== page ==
Your undivided attention on date night is one of the best gifts you can give your wife. Your kids need your undivided attention during your quality time with them. Your congregation trusts you to give undivided attention to your preparation of each week’s teaching, so you can seek and study the truths that will draw them closer to God. And on your Sabbath day, God wants your focus to be on him – it’s the whole point of it. We can’t give our full attention to any of these four arenas when we are constantly dinging, vibrating, ringing, answering, scrolling, updating, reading, responding … you get the point.
In my experience, the most difficult to honor of these four disconnects is the Sabbath day.
So let me be clear: I am not proposing that you put your cell phone in a drawer for the entire day – it’s practically impossible. But you can make a concerted effort to focus your attention on God, family and rest rather than the emails that you “could” catch up on or the phone calls that you “should” make. If you need to send an email or two, fine. For the most part, however, create intentional distance between your cell and yourself, and direct your energy toward engaging in a true Sabbath.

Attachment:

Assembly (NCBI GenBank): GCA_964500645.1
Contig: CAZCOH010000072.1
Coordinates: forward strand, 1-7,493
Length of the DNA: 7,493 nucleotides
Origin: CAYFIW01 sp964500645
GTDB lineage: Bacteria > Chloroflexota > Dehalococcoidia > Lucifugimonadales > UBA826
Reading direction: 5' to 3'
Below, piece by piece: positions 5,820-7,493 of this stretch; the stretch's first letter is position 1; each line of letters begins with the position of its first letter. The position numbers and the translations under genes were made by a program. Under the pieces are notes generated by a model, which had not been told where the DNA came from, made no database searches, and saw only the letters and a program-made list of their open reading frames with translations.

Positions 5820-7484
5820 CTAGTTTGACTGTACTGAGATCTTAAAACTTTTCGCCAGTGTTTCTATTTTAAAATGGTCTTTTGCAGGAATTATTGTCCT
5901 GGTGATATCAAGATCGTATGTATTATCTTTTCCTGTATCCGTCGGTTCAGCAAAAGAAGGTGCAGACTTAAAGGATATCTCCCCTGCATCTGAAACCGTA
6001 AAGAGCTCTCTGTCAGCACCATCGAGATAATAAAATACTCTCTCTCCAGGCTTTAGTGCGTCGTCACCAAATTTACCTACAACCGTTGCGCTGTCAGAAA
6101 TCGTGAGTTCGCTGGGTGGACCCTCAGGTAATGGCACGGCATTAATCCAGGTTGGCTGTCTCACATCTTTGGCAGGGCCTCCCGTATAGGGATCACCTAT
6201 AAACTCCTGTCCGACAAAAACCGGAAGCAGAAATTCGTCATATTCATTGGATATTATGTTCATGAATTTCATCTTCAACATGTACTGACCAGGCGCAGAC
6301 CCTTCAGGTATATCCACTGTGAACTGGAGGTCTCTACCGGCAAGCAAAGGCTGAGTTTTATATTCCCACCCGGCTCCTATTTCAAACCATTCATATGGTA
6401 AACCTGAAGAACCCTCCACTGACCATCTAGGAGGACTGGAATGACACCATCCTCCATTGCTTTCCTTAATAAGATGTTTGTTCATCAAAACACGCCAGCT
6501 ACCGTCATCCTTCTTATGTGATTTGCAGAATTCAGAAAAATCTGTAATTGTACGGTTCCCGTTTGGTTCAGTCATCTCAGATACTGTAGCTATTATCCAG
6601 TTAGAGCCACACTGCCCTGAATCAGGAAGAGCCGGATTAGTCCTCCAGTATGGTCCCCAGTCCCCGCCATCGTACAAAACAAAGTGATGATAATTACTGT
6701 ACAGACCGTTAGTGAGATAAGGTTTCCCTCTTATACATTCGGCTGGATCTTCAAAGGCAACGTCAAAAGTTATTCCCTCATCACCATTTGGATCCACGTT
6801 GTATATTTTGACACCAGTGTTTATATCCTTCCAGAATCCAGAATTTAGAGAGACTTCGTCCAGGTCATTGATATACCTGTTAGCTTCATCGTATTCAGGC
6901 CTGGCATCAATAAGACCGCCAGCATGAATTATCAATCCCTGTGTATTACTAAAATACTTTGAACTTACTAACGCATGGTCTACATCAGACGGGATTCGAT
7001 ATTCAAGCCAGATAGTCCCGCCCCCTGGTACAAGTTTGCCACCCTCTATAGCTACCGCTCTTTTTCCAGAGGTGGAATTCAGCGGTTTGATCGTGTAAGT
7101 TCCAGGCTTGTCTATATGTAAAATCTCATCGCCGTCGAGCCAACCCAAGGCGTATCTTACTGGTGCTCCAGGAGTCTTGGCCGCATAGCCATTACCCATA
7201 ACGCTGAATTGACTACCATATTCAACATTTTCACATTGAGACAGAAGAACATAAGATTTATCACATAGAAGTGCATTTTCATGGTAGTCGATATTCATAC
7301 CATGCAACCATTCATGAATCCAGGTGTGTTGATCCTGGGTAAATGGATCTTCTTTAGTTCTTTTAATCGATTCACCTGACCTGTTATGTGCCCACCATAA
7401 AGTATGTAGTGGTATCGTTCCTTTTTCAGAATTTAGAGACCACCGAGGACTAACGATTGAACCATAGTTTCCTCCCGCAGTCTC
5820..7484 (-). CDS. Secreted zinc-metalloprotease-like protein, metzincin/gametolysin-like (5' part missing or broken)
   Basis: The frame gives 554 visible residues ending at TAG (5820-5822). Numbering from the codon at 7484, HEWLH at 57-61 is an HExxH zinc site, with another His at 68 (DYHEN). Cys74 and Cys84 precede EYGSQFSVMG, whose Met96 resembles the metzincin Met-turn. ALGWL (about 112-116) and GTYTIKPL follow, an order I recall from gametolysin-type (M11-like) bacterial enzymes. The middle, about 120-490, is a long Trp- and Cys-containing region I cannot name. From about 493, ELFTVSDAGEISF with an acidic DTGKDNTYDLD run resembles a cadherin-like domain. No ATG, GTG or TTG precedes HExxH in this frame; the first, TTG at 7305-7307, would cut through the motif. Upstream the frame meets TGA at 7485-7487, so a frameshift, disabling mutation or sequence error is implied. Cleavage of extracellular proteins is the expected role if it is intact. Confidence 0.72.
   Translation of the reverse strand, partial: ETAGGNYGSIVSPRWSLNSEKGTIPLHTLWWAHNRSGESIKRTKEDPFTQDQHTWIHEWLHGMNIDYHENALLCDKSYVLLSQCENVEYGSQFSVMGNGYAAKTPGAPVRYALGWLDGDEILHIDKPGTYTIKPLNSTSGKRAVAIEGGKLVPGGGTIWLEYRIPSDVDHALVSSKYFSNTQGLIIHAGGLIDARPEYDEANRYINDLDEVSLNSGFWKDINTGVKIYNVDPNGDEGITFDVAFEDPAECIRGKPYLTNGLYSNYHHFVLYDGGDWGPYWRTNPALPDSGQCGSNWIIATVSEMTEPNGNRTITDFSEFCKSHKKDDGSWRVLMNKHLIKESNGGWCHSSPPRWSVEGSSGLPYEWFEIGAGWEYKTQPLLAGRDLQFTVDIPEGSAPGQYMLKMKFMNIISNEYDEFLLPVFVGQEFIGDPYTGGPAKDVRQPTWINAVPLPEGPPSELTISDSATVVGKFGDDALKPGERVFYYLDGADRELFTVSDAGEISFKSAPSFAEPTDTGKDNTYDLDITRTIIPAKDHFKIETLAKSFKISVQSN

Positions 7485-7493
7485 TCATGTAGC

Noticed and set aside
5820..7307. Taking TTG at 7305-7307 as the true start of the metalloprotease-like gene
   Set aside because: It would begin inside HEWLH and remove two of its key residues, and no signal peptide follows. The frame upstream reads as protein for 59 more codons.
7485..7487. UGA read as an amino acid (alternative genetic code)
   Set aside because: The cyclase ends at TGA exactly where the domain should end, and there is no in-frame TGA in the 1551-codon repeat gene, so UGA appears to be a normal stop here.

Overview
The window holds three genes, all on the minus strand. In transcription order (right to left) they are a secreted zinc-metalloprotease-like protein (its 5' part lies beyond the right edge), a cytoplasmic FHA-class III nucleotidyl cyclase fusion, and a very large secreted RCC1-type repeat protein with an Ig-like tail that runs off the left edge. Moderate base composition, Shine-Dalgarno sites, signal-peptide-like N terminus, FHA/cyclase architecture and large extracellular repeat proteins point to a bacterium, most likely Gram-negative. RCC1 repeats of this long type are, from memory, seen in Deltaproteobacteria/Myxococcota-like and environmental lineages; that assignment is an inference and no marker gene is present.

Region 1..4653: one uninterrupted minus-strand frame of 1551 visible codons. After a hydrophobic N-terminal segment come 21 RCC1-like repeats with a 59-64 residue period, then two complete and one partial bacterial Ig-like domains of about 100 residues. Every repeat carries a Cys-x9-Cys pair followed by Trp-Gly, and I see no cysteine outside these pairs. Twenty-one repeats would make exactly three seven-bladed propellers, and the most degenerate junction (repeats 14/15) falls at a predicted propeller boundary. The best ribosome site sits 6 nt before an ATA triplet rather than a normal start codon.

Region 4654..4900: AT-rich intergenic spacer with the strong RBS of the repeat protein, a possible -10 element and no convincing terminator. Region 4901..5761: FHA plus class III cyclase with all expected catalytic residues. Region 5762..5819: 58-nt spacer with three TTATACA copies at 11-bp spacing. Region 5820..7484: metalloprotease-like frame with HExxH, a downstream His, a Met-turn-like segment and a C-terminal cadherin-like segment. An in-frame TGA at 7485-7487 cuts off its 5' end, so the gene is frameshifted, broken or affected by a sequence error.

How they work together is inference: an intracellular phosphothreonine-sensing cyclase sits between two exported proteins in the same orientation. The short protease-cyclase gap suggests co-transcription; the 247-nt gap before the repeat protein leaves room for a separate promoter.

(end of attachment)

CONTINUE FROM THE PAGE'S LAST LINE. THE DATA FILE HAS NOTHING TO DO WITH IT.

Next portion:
The Fear Factor
There is one other thing that keeps most of us from disconnecting (besides our proposed addiction): the fear that we will be needed during the time we’ve made ourselves unavailable. Intentionally disconnecting is both a statement and a test of faith. By powering down to completely focus on certain activities, you are releasing control of people and your church back to God. You are essentially saying, “God, I acknowledge that the world will not fall apart if I spend a few uninterrupted hours away from my phone.”
The biggest trap that keeps many of us over-connected is a self-created, constant sense of urgency. We have something of a savior mentality, so we too often can sometimes make problems more problematic than they really are. We make ourselves too invaluable. When we step back and gain perspective, however, we remember that we are not actually in control. Don’t misunderstand – we are called to have our hand to the plow, and we are called to diligence, discipline and excellence. But we are not the ultimate determining factor in our lives and our churches; God is. What a relief! We would be wise to put more trust in his sovereignty and less in our own. As we do, we will be able to periodically step away from the onslaught without fear, thereby honoring God and acknowledging his true position.